God established as a principle that all the other beings should exist for the service of men. So, the animals and the plants exist for the service of men. Man, however, does not exist for the service of man. A man cannot kill another man or eat another man because each man was created directly for God. But man has the right to kill and eat the animal because the latter was created by God for man. The plant was created by God for the man and the animal.


An exception to the rule: the Venus fly trap captures and feeds on insects

Man has the right to eat an ox and a plant. The ox also eats the plant – but not because he has rights. A being that does not have a spiritual soul has no rights. An ox eats a plant because it is according to nature for it to do so. It is much rarer that a plant eats an animal, although some cases exist.

For example, there are some plants, like the Venus fly trap, that catch insects that pass with a trapping structure in its leaves. The fly remains in that green prison until it deteriorates and its matter is assimilated by the plant. We can say, therefore, that the plant ate the insect, it assimilated the animal. But this is an exception in nature. The order established by God is that the superior being, which is the animal, should be served by the inferior being, which is the plant and, thus, the animal can eat the plant.

Consequently, to affirm that there is equality among men, animals and plants is to deny the superiority of man, the role of the spiritual soul in man, which gives him rights over the animals. To affirm this equality is to deny the spirituality of the soul. Since anyone who denies the human soul denies God, this is tantamount to make a profession of faith in materialism. Or, better said, it is an affirmation of non-faith, of atheism, because atheism is not a faith.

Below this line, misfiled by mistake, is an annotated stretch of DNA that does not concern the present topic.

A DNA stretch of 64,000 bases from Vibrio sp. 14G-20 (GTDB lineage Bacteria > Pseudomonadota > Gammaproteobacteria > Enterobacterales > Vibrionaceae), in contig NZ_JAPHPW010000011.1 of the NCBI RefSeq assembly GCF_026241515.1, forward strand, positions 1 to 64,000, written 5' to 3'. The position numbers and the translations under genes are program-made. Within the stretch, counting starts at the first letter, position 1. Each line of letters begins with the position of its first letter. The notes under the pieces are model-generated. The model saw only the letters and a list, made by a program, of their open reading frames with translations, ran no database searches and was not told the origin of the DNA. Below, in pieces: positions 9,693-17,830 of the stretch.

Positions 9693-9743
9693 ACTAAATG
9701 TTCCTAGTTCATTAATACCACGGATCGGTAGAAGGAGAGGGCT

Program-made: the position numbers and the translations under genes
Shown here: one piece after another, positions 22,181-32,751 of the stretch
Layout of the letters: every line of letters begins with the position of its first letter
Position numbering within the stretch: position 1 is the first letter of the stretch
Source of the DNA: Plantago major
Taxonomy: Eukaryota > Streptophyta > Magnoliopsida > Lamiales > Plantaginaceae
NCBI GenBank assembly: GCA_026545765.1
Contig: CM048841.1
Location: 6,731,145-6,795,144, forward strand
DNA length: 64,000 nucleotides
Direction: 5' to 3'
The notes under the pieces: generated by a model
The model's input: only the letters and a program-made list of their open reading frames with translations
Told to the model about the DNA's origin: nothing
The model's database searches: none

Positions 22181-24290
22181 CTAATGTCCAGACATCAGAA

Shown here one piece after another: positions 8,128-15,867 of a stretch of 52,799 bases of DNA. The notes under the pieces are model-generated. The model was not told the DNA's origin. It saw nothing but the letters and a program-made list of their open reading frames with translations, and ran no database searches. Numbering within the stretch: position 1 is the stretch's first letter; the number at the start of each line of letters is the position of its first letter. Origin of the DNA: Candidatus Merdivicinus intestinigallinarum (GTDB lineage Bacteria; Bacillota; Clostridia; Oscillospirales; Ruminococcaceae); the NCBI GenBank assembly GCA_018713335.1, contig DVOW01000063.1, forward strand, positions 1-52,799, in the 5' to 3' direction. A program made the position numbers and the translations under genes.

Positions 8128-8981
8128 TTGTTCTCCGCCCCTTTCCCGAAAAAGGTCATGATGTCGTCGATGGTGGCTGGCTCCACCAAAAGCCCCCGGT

The doctrines of metempsychosis

There are religious doctrines, such as metempsychosis, that deny what the Church teaches. They believe in the transmigration of the soul, the reincarnation of souls after death. The religion of Brahmanism, for example, affirms that man was created by god and when he follows the correct path on earth and dies, he is integrated into that god.

Dazu wheel of reincarnation

The Buddhist wheel in the Dazu grotto summarizes the endless cycle of reincarnations

But its god is a kind of vague ethereal cloud, not a person. The soul of the dead man enters it and expands agreeably, like a sort of smoke. Imagine in a church the smoke that comes from the grains of incense in contact with the blazing charcoal. The resulting smoke, following the principle of the dilation of gases, expands and mixes with the air in the church; after a while it is incorporated into the air of the church.

This gives us an idea of how a Brahmanist understands the final end of man. God would be like this air and man would be like the smoke that dissolves in that air without knowing or feeling anything. The Brahmanists consider knowing and feeling to be evil. According to them, man is unhappy because he knows and feels. What is good is to annihilate the self and escape individualism, which makes him suffer.

When a man is bad on this earth, he dies and becomes an animal; if he is very bad, he becomes a plant. Then, if he does well as a plant in the new cycle, he is raised up to be an animal; finally, he becomes man again and has another chance to become god. This doctrine comports the idea that many persons remain in this cycle perpetually and that it is very difficult to escape it and be fused into the divinity.

These doctrines are contrary to Catholic doctrine and condemned by the Church.

Note: These comments were made on November 8, 1978, shortly after the UNESCO issued its first declaration. The text available in 2017 suffered several changes, which are not addressed in this series.



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Posted January 14, 2017